Author Topic: The right Vanguard fund for this situation?  (Read 2870 times)

Argyle

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The right Vanguard fund for this situation?
« on: March 26, 2015, 11:14:53 PM »
I have an inherited IRA, which includes compulsory distributions, and I need to figure out which Vanguard index fund to put it in.  I am normally a bit on the risk-averse side, though I've been taking more financial risks recently.

Rough stats:
age 58, not looking to FIRE but want to optimize finances
annual income $70,000-$95,000 (depends on many variables); of that I save a minimum of $24,000
House valued at $330,000, remaining mortgage is $95,000 at 3%, 12 years to go, payment $650 per month
Social Security will be around $2000 per month

My total assets are around $1,100,000 plus the house.  At the moment 20% is in CDs paying 2%, 10% is in dividend-paying individual stocks, and 70% is in stock index funds.

I'm not interested in shifting any of that around.  The question is what to do with an inherited IRA of $150,000, which I want to put in a Vanguard index fund.  Ideally some balance of stocks and bonds in the same fund, but the funds I've been looking at seem to come under a lot of criticism.

What fund would you go for?  Thoughts?

mveill1

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Re: The right Vanguard fund for this situation?
« Reply #1 on: March 27, 2015, 02:49:50 AM »
If you want exposure to stocks and refuse to take a directional view, then go for VTWSX. It invests in the global stock market in proportion to market capitalization.

Personally, I've decided to invest this way going forward. Life is too short to try and outsmart the market with comparatively no resources.

Scandium

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Re: The right Vanguard fund for this situation?
« Reply #2 on: March 27, 2015, 11:39:19 AM »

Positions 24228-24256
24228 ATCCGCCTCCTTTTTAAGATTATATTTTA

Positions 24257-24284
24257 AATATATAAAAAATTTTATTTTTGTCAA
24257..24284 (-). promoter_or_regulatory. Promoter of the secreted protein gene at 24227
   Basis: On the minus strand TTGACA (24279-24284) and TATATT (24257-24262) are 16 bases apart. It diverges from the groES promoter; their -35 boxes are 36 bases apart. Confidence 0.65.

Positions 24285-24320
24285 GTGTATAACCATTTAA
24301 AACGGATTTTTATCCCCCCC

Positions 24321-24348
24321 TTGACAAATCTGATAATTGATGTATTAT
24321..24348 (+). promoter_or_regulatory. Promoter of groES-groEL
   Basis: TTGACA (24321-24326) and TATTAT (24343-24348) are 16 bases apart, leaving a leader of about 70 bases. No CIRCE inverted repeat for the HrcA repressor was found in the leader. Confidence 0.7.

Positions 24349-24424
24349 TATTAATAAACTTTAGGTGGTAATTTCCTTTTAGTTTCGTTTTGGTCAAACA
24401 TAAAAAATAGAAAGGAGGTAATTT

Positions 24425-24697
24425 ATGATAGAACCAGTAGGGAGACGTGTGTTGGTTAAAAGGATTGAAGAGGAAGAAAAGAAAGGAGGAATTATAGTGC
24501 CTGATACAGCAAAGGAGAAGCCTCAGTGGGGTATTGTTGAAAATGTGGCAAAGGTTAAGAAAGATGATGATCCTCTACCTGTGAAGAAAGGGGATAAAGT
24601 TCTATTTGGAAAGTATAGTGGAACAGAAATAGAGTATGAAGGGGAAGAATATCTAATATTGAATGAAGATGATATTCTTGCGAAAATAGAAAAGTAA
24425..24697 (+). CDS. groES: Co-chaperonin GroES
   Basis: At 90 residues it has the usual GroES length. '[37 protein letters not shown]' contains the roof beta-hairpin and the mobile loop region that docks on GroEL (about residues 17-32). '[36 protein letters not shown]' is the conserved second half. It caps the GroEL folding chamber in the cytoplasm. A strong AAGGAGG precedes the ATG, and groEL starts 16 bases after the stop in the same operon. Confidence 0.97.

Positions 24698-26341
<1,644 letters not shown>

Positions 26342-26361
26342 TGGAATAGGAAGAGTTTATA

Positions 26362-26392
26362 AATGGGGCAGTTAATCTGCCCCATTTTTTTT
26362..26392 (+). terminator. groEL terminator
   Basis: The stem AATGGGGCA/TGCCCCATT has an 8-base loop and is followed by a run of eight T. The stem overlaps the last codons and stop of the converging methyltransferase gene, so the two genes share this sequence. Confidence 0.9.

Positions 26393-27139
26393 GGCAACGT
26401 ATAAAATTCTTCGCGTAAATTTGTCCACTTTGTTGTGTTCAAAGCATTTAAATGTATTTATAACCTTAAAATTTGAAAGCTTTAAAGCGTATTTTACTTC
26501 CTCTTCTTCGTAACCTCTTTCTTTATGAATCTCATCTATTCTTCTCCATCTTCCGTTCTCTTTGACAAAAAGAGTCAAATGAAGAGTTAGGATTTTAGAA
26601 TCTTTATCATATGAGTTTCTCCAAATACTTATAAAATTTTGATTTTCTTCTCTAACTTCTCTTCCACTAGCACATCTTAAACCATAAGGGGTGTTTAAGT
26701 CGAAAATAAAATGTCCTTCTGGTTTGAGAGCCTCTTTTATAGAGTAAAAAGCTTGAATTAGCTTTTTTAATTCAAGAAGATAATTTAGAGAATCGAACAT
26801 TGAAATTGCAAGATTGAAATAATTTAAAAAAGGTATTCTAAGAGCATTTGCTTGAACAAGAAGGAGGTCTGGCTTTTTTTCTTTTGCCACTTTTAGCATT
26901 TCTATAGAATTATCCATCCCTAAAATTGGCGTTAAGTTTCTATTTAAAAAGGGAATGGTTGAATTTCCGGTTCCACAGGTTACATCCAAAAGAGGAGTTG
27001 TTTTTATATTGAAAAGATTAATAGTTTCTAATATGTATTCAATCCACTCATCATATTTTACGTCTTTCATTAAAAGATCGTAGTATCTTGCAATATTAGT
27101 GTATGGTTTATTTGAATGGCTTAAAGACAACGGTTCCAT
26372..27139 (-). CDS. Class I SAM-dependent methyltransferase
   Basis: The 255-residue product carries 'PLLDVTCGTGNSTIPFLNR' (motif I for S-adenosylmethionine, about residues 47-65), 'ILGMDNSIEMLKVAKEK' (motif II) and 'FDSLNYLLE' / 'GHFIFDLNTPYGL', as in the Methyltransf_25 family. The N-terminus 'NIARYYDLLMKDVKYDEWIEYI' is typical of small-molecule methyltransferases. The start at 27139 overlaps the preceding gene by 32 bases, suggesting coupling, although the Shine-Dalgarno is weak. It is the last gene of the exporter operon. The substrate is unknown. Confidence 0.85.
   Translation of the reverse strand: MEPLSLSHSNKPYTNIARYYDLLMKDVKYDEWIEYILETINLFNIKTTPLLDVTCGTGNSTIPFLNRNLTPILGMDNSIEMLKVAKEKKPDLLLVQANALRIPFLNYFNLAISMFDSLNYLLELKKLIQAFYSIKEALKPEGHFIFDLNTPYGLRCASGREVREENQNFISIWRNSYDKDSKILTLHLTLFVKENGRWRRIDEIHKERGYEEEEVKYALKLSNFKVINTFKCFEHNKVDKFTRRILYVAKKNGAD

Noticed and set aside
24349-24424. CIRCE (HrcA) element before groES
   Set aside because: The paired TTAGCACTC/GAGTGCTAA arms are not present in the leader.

Lacking context. What is this money for?

Do you need it? Is it just to leave leave in your will? Do you have kids you want to give some to? Once you have a goal then decide which fund


Argyle

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Re: The right Vanguard fund for this situation?
« Reply #4 on: March 27, 2015, 11:51:12 AM »
It will form part of my retirement assets.  Retirement is not that far away (maybe 7 years), though I'm pretty well set up apart from this money.  It's a funny situation because I am already taking required distributions.  These will vary according to the size of the asset: so if I have to take 12% per year, 12% will be smaller if the asset is worth less, and larger if it's worth more.  That said, obviously I'd rather the amount increased in value over the longer term, rather than decreased.

Mveilli1, what does "refuse to take a directional view" mean?  I'm confused.

mveill1

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Re: The right Vanguard fund for this situation?
« Reply #5 on: March 30, 2015, 09:02:13 AM »
It means you don't want to make a call on where stocks will go, which ones will go well. So you invest in the total market. My point is why not take this to its logical conclusion and invest in the whole world, not just the UK...

forummm

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Re: The right Vanguard fund for this situation?
« Reply #6 on: March 30, 2015, 06:11:39 PM »
It will form part of my retirement assets.  Retirement is not that far away (maybe 7 years), though I'm pretty well set up apart from this money.  It's a funny situation because I am already taking required distributions.  These will vary according to the size of the asset: so if I have to take 12% per year, 12% will be smaller if the asset is worth less, and larger if it's worth more.  That said, obviously I'd rather the amount increased in value over the longer term, rather than decreased.

Mveilli1, what does "refuse to take a directional view" mean?  I'm confused.

Even though you are already taking required distributions, you can invest in 100% equities in this account, and then invest with your remaining funds to whatever ratio to get you to the total percent of stocks/bonds that you are interested in. That way if the market goes up--great! If the market goes down, then you're paying lower income tax on that amount when you withdraw it. You can always purchase in a taxable account what you're selling in the IRA to withdraw.